Since July 2007, hospitals are required to notify hospitalized Medicare and Medicaid beneficiaries of their rights to appeal their discharge. Should a patient decide to appeal the care team’s discharge decision, federally appointed Quality Improvement Organizations review the medical record and decide either to uphold or overturn the discharge. During this time, the patient is protected from liability for hospital charges until the day after a decision is reached. The discharge appeals process is a time‐consuming process, frequently perceived as a breach of the trust inherent to the physician‐patient relationship and its effect on length of hospitalization and quality of care measures have not been reported. Similarly, the characteristics of patients that may predict engagement in the discharge appeals process are unknown.
We conducted a retrospective case‐control analysis of Medicare/Medicaid beneficiaries admitted to the Medicine Service at New York‐Presbyterian Hospital/Weill Cornell who appealed their discharge over a 30‐month period. Data regarding patient demographics, such as gender, ethnicity, income status and language were gathered, along with potential psychosocial factors, such as place of residence, social support network, home care, alcohol and drug use and psychiatric history. The reasons behind the appeals were noted and the proposed disposition at the time of discharge were analyzed. Additionally, we hypothesized that certain medical factors, including comorbid conditions, procedural interventions, inpatient narcotic use, isolation and ICU stay, prior hospitalization and ER visits, may be important determinants. Further, we analyzed the impact of discharge appeals on added length of stay, 30‐day readmissions and follow‐up at discharge. Age‐ and discharge date‐matched controls were identified and similarly analyzed. Multivariable regression analysis was performed to identify factors that independently predict engagement in the discharge appeals process.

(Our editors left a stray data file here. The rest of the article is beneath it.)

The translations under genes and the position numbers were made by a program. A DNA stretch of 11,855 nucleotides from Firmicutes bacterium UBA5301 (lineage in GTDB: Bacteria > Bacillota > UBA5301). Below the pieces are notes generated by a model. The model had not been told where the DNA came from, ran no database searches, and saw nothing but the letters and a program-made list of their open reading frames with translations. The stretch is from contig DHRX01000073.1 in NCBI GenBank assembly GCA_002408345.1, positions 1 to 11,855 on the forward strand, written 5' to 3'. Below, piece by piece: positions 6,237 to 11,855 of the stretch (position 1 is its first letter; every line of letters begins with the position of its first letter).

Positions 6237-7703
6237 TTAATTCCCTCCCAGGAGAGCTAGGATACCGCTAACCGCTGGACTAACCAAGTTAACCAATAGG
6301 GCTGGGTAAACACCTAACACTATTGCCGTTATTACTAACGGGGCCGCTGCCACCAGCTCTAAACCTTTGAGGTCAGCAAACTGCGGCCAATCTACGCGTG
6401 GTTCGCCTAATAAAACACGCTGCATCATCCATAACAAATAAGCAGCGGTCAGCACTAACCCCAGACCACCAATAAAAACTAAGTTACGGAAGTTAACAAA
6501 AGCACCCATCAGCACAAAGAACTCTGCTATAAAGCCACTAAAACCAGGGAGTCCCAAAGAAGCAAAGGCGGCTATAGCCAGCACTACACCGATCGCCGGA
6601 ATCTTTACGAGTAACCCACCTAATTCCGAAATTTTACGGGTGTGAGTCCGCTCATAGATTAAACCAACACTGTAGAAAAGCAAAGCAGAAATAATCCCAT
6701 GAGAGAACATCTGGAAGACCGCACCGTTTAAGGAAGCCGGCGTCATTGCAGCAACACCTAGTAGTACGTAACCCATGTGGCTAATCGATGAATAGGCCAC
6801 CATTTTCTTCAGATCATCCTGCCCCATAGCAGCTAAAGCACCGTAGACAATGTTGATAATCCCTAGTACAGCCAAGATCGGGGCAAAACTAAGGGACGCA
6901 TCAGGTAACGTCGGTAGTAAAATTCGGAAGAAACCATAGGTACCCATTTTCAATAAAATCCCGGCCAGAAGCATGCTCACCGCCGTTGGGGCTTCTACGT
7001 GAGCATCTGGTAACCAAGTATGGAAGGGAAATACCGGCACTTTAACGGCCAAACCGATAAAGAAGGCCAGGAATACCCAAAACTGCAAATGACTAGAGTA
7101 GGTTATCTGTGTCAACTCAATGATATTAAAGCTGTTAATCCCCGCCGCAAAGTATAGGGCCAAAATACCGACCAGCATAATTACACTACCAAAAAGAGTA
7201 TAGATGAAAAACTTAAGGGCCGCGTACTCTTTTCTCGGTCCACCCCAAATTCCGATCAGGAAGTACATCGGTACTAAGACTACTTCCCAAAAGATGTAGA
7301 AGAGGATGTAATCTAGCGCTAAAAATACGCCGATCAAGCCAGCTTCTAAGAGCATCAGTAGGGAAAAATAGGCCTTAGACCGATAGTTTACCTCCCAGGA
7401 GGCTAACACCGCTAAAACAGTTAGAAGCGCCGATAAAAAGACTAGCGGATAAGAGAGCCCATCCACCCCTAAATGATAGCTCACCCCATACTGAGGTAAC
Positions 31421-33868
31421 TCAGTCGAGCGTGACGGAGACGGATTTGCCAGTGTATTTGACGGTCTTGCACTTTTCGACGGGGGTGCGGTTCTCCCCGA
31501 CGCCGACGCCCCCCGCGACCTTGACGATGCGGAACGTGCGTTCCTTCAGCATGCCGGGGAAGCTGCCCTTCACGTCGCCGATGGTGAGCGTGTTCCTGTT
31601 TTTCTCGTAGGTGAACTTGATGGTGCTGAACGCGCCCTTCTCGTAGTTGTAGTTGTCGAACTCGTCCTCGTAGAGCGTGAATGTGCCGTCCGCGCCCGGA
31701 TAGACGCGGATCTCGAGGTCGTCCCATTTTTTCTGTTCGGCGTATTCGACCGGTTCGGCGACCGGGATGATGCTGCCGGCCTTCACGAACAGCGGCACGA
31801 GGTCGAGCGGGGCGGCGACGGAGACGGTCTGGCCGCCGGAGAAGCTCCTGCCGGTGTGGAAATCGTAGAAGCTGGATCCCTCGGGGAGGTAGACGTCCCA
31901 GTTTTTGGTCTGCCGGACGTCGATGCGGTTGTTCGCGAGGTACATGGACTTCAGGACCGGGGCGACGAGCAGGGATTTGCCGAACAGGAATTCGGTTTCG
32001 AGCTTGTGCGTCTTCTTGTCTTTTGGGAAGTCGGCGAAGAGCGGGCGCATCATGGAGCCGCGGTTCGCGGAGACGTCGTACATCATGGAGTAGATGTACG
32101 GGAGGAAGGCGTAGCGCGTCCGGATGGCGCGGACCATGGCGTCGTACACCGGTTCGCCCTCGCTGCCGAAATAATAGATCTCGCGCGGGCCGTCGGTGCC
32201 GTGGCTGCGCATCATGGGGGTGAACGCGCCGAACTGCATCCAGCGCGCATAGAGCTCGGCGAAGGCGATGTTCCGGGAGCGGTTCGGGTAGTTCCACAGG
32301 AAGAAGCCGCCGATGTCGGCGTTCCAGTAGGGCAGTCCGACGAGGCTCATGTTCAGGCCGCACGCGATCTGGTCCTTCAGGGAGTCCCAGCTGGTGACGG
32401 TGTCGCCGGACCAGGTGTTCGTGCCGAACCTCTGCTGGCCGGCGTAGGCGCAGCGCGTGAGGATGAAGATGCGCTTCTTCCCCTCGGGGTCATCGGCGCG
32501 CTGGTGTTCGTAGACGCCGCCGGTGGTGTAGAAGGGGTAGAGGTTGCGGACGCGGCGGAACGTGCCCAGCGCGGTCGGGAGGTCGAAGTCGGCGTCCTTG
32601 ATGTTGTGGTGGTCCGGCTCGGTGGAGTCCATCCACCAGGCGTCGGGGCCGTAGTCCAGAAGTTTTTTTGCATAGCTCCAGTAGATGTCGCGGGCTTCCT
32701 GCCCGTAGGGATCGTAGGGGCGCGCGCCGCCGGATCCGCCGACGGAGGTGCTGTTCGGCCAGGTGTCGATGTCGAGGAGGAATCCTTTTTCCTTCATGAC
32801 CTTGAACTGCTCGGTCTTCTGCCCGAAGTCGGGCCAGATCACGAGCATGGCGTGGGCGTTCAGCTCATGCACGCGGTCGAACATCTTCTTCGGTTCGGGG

During a 30‐month period, 159 patients appealed their discharge and 15 considered, but canceled, the appeal. Of these, review by the QIO upheld the hospital’s decision to discharge in 94.3% of cases. The reasons behind the discharge appeal could be categorized into disagreements with the care plan (48.3%) and displeasure with the disposition at discharge, e.g. skilled nursing facility (51.7%). Analysis showed that those who appealed due to the latter were older, had been in the hospital longer, had a higher Charlson Comorbidity Index, more likely to be isolated for infectious reasons and to have undergone a change in their living situation at the time of discharge. Multivariate regression analysis was performed comparing discharge appeals cases with controls and demonstrate important psychosocial and medical factors that predict engagement in the appeals process. Finally, among patients who appealed their discharge, length of hospitalization was increased by a median of 4 days; however, there was no increase in 30‐day readmissions.
The decision to appeal the discharge bears significantly on length of hospitalization, although it invariably leads to decisions in favor of the hospital. Psychosocial factors, particularly support systems, and a change in a patient’s living situation are important predictors of engagement in the discharge appeals process.
To cite this abstract:Esquivel E, Chu S, Bastiaens J, Satty A, Giambrone A, Gerber L, Ma H. Characteristics of Patients Who Engage the Discharge Appeals Process. Abstract published at Hospital Medicine 2014, March 24-27, Las Vegas, Nev. Abstract 699. Journal of Hospital Medicine. 2014; 9 (suppl 2). https://www.shmabstracts.com/abstract/characteristics-of-patients-who-engage-the-discharge-appeals-process/. Accessed January 19, 2020.